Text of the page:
In the 1980s, Walesa rose from obscurity to become one of democracy's heroes. Born to a peasant family in Popowa, Poland, he worked as an electrician at the Lenin Shipyards in Gdansk, where protests erupted when the Communist government raised food prices in the Seventies. He emerged as the leader of Solidarity, the national trade union which soon had 10 million members and became a political force to be reckoned with. In 1981, the Communists declared martial law in Poland as a result of growing unrest sparked by the country's economic woes. Walesa was arrested, released in 1982, and awarded the Nobel Peace Prize soon after that. He balanced strikes with negotiations to slowly win concessions from the government for the workers of Poland. Solidarity was legalized in 1989, and won an astonishing victory in semi-free elections in June of that year. Walesa became president of Poland in 1990.
Watt, James G.
President Reagan's highly controversial secretary of interior, Watt grew up on a farm in rural Wyoming and went on to earn a law degree at the University of Wyoming. For the next three decades he maintained a private practice and worked in the public sector, with, for example, the U.S. Chamber of Commerce and the Federal Power Commission. He was one of the leaders of the so-called Sagebrush Rebellion in the 1970s, a coalition of people who opposed steadily-increasing government regulations on the use of public lands. As Reagan's secretary of the interior, Watt was strongly criticized by environmentalists. During his tenure, the mining industry was deregulated and offshore oil drilling increased. He managed to offend nearly everyone, including blacks, women, Jews, Indians and rock fans -- the latter when he banned the Beach Boys from performing at Independence Day festivities in Washington DC. He resigned his post in 1983.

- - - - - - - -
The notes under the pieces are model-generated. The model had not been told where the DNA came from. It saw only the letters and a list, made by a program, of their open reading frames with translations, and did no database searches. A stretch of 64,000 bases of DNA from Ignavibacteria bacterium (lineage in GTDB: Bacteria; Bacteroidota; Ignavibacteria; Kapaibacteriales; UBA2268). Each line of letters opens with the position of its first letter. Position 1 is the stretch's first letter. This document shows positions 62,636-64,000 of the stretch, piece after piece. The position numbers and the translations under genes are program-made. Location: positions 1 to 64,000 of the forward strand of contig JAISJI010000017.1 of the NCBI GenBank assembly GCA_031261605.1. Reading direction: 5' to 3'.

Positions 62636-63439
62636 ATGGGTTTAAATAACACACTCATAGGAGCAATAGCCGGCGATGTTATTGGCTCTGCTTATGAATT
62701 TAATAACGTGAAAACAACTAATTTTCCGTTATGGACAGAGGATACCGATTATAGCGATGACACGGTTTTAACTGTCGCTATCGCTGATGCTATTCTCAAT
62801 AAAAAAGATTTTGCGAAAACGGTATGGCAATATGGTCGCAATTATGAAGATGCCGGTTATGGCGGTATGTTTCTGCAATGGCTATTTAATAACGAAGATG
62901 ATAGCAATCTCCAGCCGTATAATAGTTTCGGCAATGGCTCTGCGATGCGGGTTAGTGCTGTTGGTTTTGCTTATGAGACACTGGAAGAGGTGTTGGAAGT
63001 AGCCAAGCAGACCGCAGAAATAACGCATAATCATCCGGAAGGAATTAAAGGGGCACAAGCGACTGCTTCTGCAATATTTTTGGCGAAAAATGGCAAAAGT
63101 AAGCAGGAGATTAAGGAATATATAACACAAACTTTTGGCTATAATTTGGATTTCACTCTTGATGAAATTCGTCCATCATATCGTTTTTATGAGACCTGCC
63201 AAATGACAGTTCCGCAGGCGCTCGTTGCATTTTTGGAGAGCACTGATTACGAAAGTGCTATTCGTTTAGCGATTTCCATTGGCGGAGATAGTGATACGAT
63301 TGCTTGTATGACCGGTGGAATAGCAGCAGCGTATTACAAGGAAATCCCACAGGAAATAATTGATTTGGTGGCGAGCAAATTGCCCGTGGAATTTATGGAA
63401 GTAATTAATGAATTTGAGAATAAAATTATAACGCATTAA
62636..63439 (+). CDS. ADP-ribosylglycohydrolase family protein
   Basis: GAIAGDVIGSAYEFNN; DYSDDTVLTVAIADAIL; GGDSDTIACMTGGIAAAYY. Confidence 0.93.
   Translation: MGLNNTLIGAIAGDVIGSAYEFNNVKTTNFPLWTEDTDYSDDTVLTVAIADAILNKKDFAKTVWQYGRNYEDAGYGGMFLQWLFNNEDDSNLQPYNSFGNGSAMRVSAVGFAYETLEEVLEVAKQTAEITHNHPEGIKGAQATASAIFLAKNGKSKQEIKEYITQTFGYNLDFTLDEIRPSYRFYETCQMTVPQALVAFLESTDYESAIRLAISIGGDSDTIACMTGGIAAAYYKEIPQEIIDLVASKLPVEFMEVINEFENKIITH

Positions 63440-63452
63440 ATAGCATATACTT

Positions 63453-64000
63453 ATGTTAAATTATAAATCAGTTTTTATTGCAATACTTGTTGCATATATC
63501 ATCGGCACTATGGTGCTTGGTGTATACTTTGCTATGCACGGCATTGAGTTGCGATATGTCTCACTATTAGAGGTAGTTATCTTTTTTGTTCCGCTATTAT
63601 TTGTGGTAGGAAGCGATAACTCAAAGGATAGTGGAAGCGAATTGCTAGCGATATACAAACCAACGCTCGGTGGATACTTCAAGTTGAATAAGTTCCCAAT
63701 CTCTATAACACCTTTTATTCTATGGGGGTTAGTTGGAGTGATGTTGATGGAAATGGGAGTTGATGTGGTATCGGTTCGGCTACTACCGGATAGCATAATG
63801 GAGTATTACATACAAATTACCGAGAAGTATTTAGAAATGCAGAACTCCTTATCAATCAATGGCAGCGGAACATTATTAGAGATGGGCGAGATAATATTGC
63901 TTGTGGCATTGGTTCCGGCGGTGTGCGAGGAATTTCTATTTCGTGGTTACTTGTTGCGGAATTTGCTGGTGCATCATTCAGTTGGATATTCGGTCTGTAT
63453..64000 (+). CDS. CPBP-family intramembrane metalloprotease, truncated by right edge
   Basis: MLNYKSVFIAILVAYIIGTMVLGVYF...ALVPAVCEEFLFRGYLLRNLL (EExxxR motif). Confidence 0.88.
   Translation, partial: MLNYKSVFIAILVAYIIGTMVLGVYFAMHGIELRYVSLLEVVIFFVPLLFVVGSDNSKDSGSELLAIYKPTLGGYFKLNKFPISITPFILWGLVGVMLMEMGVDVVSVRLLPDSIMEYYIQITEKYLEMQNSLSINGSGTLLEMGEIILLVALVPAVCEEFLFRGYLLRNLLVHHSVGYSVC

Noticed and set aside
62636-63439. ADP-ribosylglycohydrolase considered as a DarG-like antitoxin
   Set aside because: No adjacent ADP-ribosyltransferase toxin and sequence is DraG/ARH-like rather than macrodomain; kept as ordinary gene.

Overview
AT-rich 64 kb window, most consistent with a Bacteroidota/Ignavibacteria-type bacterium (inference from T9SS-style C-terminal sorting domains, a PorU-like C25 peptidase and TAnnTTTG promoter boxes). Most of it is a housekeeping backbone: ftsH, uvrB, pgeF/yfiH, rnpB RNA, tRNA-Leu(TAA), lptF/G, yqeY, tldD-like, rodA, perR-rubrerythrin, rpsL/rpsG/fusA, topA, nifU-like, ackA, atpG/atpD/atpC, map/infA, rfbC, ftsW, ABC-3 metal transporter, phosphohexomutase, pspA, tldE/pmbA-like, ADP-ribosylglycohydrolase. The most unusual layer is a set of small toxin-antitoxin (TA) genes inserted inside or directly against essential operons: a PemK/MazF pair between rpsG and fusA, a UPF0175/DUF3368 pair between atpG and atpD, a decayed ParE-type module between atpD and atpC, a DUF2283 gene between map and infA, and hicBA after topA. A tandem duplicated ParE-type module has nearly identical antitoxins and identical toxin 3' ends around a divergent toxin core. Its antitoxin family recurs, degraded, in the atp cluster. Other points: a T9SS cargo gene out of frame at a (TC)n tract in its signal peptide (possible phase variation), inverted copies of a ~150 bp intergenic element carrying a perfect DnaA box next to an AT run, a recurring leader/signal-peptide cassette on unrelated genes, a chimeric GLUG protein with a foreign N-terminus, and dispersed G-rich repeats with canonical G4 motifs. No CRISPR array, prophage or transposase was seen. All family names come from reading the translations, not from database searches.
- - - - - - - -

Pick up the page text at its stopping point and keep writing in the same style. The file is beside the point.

Webber, Andrew Lloyd
The son of the director of the London College of Music, British-born Webber revealed his talents early on by cowriting (with Timothy Rice) Joseph and the Amazing Technicolor Dreamcoat while still a student. In the 1970s he collaborated with Rice again to produce the mega-hit Jesus Christ Superstar as well as Evita. The former became the longest running musical in the history of British theater, and the latter won seven Tony Awards and a Grammy. In 1981, Webber's Cats won seven Tony Awards, as did his Phantom of the Opera (1986). In the Eighties Cats became one of the longest-running productions on Broadway.
Secretary of defense from 1981 to 1987, this Californian served in World War II and graduated from Harvard. After working in a prestigious San Francisco law firm, he was elected to the California state legislature. In the Nixon administration he ran the Office of Management and Budget and earned the nickname "Cap the Knife" for his spending cuts. From 1973-75 he was the Secretary of Health and Human Services. Long a friend and adviser to Ronald Reagan, he was chosen to head the Defense Department in 1981, and presided over the biggest peacetime military buildup in the nation's history. Though he had opposed the diversion of arms sales funds to the Contras, Weinberger was indicted for lying to Congress and obstructing justice during the Iran-Contra scandal. President George Bush pardoned him in 1992.
A native of Mississippi, Winfrey overcame a troubled childhood to enter Tennessee State University with a full scholarship. She became a talk show host in Baltimore, and in 1984 hosted the A.M. Chicago talk show, which was renamed The Oprah Winfrey Show the following year and went into national syndication in 1986. During the 1980s she also won critical acclaim in the film The Color Purple (1985) and produced as well as starred in the 1989 TV miniseries The Women of Brewster Place. By the end of the decade she was television's most popular talk show host.
This Democratic representative from Texas was one of the most powerful men in Congress during the 1980s. He was House majority leader throughout much of the decade, and became Speaker of the House when Tip O'Neill retired in 1987. After seeing service in World War II, Wright had plunged into Texas politics and following a stint in the state legislature was first elected to the U.S. Congress in 1954. He remained a fixture there until 1989, when he was forced to resign in the wake of allegations that he had improper dealings with officials charged with regulating S&L institutions in which Wright had an interest, and that the royalties for a book he wrote were actually a political payoff. Wright was never convicted, but his long political career was over.